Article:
Today is the third anniversary of my novel in progress, Brenda Corrigan Went Downtown. I began the writing on February 1, 2009, prompted by a walk on the trail near my home and finding it devoid of the usual rambunctious Sunday afternoon activity. Having lived through 9/11 in Washington, DC, I felt a sense of foreboding.
As does Brenda, when she comes upon:
. . . a nearby field where dogs usually romped off-leash, bounding after Frisbees, barking wildly, ecstatic to run free, then saw it was empty. Where was everybody? She felt disoriented now. Where were the walkers, the bikers who usually swarmed over the trail on a Sunday? Had something terrible happened? A terrorist attack?
Then she remembered. The Super Bowl. The whole world was nestled on couches, watching warm-ups and wrap-ups, stuffing itself with nachos and salsa. And here she was, alone . . . .
I’d been noodling an idea for a novel for a few years. I thought it would be interesting to imagine the life of someone who had been subjected to childhood abuse. Calamitous childhoods are so much more common than we like to think, but often are well hidden. Most people vigorously put an unpleasant past behind them, never realizing how much energy this fruitless task consumes. For the truth will find its way to freedom— through pores, temper, an inability to cope with life’s vicissitudes, post-traumatic stress syndrome.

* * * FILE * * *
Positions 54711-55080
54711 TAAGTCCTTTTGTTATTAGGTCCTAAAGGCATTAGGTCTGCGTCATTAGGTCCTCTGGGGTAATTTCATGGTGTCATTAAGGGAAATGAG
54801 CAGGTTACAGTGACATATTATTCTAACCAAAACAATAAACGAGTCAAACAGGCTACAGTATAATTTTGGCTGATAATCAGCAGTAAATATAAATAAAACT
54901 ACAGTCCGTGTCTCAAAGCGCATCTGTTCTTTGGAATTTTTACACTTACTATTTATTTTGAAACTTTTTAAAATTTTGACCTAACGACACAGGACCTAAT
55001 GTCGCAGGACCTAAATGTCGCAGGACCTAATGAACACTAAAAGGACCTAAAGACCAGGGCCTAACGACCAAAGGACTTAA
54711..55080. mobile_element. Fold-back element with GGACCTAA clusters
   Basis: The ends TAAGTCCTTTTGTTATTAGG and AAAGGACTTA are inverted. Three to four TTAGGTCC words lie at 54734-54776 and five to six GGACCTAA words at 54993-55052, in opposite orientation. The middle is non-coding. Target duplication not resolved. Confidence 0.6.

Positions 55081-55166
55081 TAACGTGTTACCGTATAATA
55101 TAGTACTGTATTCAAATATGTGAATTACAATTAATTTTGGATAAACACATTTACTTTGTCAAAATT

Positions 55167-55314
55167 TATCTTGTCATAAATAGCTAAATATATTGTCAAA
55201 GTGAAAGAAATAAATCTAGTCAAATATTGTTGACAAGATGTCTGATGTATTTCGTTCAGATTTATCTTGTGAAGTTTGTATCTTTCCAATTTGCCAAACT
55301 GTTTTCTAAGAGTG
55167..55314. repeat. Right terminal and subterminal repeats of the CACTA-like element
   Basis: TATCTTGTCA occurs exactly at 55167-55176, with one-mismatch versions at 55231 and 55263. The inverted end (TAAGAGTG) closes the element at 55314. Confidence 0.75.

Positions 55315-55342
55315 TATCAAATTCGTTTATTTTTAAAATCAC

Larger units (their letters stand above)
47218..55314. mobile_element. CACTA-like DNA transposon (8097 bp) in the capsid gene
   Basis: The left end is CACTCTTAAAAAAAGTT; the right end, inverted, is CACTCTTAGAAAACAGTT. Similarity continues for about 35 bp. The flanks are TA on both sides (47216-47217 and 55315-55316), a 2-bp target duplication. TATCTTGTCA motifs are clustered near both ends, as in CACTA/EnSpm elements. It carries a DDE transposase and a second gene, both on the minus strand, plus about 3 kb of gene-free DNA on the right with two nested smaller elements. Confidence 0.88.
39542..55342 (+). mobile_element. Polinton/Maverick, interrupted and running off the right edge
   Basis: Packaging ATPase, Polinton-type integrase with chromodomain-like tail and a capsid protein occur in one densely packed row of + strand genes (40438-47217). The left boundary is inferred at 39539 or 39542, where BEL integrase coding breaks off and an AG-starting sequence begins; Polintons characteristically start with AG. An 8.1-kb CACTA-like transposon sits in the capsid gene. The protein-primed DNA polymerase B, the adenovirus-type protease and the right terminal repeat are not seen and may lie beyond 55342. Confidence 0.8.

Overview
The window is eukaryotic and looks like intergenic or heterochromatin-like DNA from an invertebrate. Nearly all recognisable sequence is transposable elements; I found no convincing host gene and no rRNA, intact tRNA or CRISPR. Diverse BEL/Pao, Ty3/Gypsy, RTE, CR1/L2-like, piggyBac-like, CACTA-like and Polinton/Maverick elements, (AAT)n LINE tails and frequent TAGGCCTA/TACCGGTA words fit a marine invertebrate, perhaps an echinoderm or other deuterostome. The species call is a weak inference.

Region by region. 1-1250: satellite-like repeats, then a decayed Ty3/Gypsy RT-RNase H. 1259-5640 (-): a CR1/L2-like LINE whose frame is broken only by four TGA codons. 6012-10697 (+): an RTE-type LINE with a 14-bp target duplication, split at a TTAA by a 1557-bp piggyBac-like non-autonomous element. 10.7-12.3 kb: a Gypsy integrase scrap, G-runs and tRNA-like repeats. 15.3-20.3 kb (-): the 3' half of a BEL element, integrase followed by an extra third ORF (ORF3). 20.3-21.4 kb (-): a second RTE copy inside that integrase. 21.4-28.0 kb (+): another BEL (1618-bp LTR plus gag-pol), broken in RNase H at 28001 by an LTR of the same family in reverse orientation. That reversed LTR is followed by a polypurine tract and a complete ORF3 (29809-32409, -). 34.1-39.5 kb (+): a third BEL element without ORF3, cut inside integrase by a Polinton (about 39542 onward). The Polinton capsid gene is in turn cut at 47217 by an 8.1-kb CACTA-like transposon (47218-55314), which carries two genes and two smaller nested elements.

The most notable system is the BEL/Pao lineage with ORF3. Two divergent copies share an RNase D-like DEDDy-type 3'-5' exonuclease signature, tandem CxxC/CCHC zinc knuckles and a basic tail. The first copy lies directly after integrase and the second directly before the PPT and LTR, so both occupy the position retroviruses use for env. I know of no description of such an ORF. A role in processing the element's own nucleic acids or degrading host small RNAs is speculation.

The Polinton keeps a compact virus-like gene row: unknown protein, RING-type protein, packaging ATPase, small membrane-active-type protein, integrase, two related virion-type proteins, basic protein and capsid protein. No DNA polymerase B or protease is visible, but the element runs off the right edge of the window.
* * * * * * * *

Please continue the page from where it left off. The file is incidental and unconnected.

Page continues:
Brenda is a determined woman. She has overcome her roots, she believes, the facts of her foundation. She would not consider herself one of the walking wounded, that she is owed something. If she were to think about the past at all, it would be with a sense of victory. She lives in the present, enjoying her days to the fullest among family and friends, partaking of all that life has to offer.
Until she is struck down with unimaginable force. Then the past holds sway. Her hard will bends to dreams and nightmares, memories, and she is steered away from recovery.